As 2013 begins, all seventeen Beacon Community initiatives are finishing up their pilot programs. In the coming months, these communities will be reporting on their results.
For my blog, I’ve focused in on one Beacon Community to share their story and insights about using technology to engage patients through two successful remote monitoring pilots. I also wanted to share their plans for expanding capabilities to engage patients in future pilots.
Dr Alan Snell, CMIO at St Vincent Health was in on the grant writing for the Central Indiana Beacon Community back in early 2010. HHS Office of the National Coordinator for Health IT (ONC) awarded their Beacon Community over $16 million for several projects including remote home monitoring.
December 2010, Dr Snell and his team launched their first remote monitoring project designed to reduce the 30- day readmission rate for patients with a discharge diagnosis of CHF and/or COPD. January 2012, Dr Snell expanded the remote monitoring to include another pilot targeting patients with complex chronic management (i.e. 6+ chronic conditions) who were high risk and high resource utlizers.
Pilot Remote Monitoring Technologies
Patients in both remote monitoring pilots used the same tools and resources but their access to them varied. Since the first pilot was designed to keep them out of the hospital based on CMS guidelines, patients were randomized after signing consents to participate in the remote monitoring program for 30 days. As a side note, since the Central Indiana Beacon Community is connected to the Indiana Health Exchange (IHIE), they will be able to effectively evaluate whether the patient was readmitted to any of the area hospitals.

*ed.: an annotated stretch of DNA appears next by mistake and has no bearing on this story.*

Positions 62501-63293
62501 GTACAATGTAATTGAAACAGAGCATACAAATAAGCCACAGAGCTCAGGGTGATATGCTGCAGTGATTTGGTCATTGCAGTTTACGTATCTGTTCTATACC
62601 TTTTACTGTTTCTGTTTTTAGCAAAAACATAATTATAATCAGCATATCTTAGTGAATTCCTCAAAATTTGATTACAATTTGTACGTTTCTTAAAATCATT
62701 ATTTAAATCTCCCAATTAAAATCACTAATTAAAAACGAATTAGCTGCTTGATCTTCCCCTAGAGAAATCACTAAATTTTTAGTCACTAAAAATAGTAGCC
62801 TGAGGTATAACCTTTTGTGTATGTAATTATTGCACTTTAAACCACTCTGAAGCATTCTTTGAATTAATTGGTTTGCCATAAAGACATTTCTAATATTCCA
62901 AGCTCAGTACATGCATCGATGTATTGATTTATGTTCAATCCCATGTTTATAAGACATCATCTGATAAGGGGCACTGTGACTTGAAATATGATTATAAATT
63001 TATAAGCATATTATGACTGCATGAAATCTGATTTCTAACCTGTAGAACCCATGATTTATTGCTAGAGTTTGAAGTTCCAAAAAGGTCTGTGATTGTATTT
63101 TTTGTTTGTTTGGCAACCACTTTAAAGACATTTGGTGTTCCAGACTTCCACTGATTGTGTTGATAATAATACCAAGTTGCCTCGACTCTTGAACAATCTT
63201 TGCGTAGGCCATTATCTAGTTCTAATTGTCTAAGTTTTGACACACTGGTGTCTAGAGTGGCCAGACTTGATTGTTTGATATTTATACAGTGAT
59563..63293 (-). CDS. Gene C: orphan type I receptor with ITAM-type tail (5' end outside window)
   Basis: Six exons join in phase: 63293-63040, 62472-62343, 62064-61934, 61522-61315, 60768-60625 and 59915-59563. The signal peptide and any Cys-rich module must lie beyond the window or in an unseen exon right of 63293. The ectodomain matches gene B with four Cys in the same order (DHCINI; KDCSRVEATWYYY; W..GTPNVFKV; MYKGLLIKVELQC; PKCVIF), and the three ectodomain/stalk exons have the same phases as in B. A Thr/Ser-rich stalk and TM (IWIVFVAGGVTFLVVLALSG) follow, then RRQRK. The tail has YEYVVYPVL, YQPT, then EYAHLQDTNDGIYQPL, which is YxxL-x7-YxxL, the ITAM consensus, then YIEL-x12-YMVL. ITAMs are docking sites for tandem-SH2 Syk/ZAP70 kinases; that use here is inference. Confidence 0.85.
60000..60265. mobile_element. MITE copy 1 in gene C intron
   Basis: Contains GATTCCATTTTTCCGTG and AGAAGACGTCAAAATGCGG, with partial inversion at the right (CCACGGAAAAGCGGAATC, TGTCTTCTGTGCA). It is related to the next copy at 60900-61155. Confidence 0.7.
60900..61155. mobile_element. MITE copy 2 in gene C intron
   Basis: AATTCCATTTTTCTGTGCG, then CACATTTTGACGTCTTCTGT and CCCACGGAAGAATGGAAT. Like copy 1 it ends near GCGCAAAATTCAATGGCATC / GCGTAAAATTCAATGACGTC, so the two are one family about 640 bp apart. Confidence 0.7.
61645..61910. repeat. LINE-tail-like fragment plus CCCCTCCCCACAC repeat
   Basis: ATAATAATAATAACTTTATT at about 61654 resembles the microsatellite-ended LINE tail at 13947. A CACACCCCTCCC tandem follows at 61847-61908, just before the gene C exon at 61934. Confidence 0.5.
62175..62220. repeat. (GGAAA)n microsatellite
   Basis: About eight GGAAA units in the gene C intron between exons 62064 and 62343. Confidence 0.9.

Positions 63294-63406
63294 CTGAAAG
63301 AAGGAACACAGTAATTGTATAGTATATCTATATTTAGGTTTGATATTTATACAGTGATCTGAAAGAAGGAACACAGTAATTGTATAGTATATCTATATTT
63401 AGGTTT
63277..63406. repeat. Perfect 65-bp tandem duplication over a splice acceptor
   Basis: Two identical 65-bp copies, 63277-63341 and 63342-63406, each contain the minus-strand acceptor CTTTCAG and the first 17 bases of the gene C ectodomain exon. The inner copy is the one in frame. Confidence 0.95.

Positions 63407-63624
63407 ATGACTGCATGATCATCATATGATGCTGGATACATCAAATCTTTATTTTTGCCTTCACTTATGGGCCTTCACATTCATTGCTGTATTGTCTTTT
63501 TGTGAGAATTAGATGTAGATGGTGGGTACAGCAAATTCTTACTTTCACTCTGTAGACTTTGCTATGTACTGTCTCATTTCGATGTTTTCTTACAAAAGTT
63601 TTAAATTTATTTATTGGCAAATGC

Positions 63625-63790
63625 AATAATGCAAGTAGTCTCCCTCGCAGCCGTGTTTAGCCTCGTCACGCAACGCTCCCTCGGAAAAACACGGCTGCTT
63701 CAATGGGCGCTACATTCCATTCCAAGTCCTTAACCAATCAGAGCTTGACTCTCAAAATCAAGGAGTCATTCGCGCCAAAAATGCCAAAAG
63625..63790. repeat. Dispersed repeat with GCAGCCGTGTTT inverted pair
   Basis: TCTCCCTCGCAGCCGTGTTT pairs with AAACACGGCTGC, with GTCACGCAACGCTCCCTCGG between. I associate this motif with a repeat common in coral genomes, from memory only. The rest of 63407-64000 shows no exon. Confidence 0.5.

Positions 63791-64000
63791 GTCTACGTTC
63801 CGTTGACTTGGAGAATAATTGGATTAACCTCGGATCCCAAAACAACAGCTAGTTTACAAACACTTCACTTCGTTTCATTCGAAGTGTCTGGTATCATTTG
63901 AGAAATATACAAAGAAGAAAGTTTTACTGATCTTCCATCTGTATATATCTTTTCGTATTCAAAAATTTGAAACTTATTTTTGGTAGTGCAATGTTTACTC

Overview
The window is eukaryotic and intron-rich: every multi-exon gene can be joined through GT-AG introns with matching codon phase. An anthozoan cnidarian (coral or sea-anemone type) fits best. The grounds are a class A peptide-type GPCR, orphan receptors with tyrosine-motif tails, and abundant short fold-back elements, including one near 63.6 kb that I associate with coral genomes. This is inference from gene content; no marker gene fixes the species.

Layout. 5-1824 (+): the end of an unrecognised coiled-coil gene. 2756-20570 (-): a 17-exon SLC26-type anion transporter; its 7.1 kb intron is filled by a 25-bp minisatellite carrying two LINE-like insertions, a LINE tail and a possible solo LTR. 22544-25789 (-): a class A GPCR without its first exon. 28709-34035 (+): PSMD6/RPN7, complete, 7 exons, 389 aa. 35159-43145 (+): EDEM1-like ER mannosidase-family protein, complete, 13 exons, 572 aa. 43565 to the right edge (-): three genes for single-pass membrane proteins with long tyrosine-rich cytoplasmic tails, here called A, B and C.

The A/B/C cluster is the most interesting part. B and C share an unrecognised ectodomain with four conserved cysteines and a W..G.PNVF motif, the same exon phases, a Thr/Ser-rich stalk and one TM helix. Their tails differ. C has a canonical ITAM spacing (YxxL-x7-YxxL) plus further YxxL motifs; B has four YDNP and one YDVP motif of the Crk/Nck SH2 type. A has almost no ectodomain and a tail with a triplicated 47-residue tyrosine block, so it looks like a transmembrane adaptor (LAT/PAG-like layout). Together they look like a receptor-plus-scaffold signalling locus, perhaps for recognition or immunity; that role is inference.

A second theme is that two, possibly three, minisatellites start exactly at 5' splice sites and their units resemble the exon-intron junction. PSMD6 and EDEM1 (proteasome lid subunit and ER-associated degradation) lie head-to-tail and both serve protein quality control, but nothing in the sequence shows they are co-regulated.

For the pilots, patients were given an electronic health guide to place in their home to help monitor and manage their health. On a daily basis, patients interacted with this small wireless mobile device to answer six questions (i.e. fatigue, pain level, shortness of breath, etc) and provide additional requested information based on their responses. Patients also measured their vitals using a Bluetooth scale and a blood pressure cuff and some were asked to use a Bluetooth pulse oximeter. Each patient participated in scheduled video conference calls with their assigned nurse to address questions and enable the nurse to see how the patient was really doing.
Pilot Insights: Patient eHealth Engagement
The Central Indiana Beacon Community chose the remote monitoring technology for their pilots back in 2010. The device they selected was essentially “first generation” and cost around $2,000 each. Today, similar devices cost around $500 each and have more functionality to support the patient with collecting their health data and communicating with their clinicians and care team.
During the remote monitoring pilots, The Central Indiana Beacon Community gained insight into how technology supported and improved patient care:
Impact of Video Conference with Nurse: The Central Indiana Beacon Community utilized a wireless device that delivered 3G video conferencing capabilities. “We were interested in testing more than just the conferencing technology in our pilot. We wanted to determine whether the technology enabled the nurse to create a personal connection with the patient and motivate them for better outcomes”, explains Dr Snell.
“The video conferencing capability helped our nurses build a trusted relationship with the patient”, adds Julia Smalley, MBA, RN, Director, Innovations Accelerator Team at Ascension Health Alliance. “During the video conference session, our nurse did a visual assessment and was to ask further questions to uncover why the patient didn’t look right. When the patient appeared confused, the nurse provided a more detailed explanation. We’ve noticed that this personal connection leads to a better relationship which means better compliance since the patient feels more compelled to do what is right”.
Value of Patient Experience Information: The remote monitoring guide gathered information from the patient (e.g. six daily questions) about how they were feeling to both capture trending information as well as determine if an early intervention was needed. “We’ve found that collecting self reported experience data on a daily basis alerted us to respond faster than if we waited for problems to appear in their vitals”, emphasized Dr Snell.